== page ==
Texas Firm Buys Tulsa's Sunoco Refinery

Thursday, April 16th 2009, 9:28 am
By: News On 6


By Chris Wright, The News On 6

TULSA, OK -- Sunoco has found a suitor.  The oil company has been trying to sell its refinery since December.  On Thursday, Dallas-based Holly Corporation announced that it will buy the facility for $65 million.  Some finals details still need to be ironed out, but officials expect the deal to keep the refinery running and save hundreds of jobs.

The Sunoco Refinery is a Tulsa mainstay, and produces 85,000 barrels a day.

Last year, when oil prices topped $140 a barrel, the company announced it would commit $375 million to upgrade the facility.  But, when the economy tanked and prices plummeted, Sunoco changed its mind.     

In December, it put the refinery on the market.  It was a move that worried local officials.

"Looking at the economic downturn that we're in, what happened to oil prices over the last several months, certainly when that goes up for sale we're very concerned," said Jim Fram with the Tulsa Metro Chamber of Commerce.

Jim Fram helped Sunoco search for suitors.  He says the future of the refinery was in question until Dallas-based Holly Company expressed interest.  Holly already operates several refineries, and was looking to expand its reach.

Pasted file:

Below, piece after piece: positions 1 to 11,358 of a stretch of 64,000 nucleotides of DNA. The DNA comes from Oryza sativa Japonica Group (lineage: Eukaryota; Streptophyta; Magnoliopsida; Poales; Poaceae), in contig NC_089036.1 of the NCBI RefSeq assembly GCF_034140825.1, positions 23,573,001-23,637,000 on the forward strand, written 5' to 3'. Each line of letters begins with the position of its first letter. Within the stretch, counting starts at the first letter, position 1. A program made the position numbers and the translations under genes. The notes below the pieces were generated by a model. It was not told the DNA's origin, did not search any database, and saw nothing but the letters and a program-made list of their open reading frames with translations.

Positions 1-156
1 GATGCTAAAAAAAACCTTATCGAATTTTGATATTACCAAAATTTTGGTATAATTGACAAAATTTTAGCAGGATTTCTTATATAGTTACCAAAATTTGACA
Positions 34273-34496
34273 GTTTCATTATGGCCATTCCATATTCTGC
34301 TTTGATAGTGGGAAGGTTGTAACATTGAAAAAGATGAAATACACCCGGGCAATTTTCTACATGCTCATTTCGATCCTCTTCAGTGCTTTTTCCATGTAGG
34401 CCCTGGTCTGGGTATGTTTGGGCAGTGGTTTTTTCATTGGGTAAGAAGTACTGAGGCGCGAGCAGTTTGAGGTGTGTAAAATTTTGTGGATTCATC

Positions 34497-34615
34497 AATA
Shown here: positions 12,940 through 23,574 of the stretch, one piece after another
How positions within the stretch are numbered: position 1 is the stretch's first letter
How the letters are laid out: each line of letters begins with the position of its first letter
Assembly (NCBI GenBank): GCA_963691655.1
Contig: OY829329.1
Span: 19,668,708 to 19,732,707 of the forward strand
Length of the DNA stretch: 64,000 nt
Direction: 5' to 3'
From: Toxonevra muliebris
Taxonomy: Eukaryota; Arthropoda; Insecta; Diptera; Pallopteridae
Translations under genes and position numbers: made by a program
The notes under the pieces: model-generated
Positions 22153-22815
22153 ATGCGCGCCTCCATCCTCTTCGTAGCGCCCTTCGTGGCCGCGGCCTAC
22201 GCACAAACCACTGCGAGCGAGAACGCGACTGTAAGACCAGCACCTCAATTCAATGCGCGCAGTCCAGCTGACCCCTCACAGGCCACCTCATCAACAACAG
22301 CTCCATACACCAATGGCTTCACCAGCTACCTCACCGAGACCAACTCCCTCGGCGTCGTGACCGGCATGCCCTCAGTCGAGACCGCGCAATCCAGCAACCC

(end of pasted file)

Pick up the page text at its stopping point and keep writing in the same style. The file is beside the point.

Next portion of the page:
"We think we've got a great company here. We've completed upgrades at other refineries, it's a great acquisition to tag on," said Holly Company's Matt Clifton.

The refinery has almost been around as long as Tulsa itself.  It opened in 1913, but hasn't changed hands much. In fact, Sunoco's been running it since 1968.

"You know the type of economic situation we're in right now. Anytime you can save 400 high-paying jobs, it's good for our economy," said Jim Fram with the Tulsa Metro Chamber of Commerce.

The chamber says Holly and Sunoco have until June 1st to get the deal done and approved by regulatory agencies.

According to its web site, Holly operates a refinery in New Mexico and a refinery in Utah.  It also owns or leases more than 2,500 miles of petroleum product pipelines in Texas, New Mexico and Oklahoma.